Up to one third of babies will suffer from nappy rash at some stage before toilet-training begins – and particularly when you’re spending long winter days on the beach and by the pool. Naturally, as parents, we will do everything in our power to avoid anything uncomfortable happening to our babies’ delicate skin. But knowing the common culprits, and how to treat it, can prevent it causing too much distress. Dr Puneet Wadhwam, from the Specialist Pediatrics department at City Centre Clinic Ibn Batuta Mall, gives us some tips.
What are the main causes of nappy rash?
The most common cause is the exposure of delicate skin to urine and fecal matter. However, your baby wearing a soiled diaper is not the only cause. Some newborns have sensitive skin that is allergic to the diaper itself, causing irritation and discomfort. Other allergies such as dry skin, eczema and atopic dermatitis can also be a cause.
What symptoms should we watch out for?
The main and most obvious is a red rash that itches and is painful to touch. Your baby is also likely to be irritable and cry more than usual. In severe cases, which present with infection, your baby can suffer from a fever and/or disruption in feeding and sleep cycle, which, in turn, makes them more distressed.
How does a doctor diagnose it?
Doctors will examine the baby and, as mums become more familiar with the rash, they will also be able to diagnose it by sight. Most cases are mild to moderate and can be treated at home with a good diaper rash cream. These are available over-the-counter and application can also be used as a preventative measure, even if your baby is not displaying symptoms of discomfort.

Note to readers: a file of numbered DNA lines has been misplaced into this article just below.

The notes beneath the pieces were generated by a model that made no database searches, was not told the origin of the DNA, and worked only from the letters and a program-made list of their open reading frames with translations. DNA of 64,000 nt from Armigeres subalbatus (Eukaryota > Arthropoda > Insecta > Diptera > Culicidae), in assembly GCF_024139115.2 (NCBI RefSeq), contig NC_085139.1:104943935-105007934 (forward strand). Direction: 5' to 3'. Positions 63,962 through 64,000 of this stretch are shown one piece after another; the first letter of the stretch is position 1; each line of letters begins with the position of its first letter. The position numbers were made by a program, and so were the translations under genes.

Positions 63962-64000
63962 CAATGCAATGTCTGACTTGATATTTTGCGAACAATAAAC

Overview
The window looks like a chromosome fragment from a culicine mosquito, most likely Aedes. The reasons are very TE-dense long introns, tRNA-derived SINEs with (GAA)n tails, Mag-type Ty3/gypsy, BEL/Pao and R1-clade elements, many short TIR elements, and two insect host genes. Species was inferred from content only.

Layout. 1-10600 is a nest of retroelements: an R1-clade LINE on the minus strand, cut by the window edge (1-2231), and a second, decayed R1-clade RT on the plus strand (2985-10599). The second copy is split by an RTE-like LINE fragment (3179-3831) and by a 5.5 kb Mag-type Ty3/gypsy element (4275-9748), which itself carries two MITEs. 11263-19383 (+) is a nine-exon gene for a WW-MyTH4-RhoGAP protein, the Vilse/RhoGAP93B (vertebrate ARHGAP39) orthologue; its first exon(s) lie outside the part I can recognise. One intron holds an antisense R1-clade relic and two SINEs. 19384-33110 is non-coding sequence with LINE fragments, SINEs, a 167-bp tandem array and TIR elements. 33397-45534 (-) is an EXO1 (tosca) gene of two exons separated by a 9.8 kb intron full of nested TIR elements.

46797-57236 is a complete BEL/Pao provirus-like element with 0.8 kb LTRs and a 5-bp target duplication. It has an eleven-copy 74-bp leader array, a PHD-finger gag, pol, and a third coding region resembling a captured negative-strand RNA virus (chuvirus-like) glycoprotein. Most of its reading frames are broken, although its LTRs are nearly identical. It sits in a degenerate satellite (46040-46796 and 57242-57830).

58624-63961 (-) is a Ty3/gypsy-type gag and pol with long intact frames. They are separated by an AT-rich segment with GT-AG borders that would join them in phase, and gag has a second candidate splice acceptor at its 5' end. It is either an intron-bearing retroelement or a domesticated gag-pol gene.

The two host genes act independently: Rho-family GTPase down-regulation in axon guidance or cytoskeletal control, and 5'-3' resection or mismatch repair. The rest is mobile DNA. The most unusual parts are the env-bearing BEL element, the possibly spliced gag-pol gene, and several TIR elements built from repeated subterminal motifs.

If you discover that the rash is getting worse or is not displaying signs of improvement with the diaper rash cream after two to three days, you should consult a doctor. Additionally, if the rash is causing enough distress to interrupt your baby’s usual routine – specifically feeding and sleeping – then seek a doctor’s opinion.
What are the best treatments for it?
The best treatment is to keep the affected area clean and dry, and to apply a thick layer of diaper rash cream frequently and after every change.
Any tips and tricks to avoid it?
There are a few simple measures that parents can take to help combat diaper rash. For instance:
– Make sure that the diaper is relatively loose fitting and skin can be in contact with air.
– Change diapers often, especially as soon as the child passes urine.
– Check that there is no fecal material left after each change.
– Keep the skin dry, especially after washing or wiping. Let the area air-dry if possible.
– Use a barrier cream containing zinc (such as DESITIN, which is formulated with zinc oxide) at every diaper change.
City Centre Clinic Ibn Battuta Mall (04 205 2777).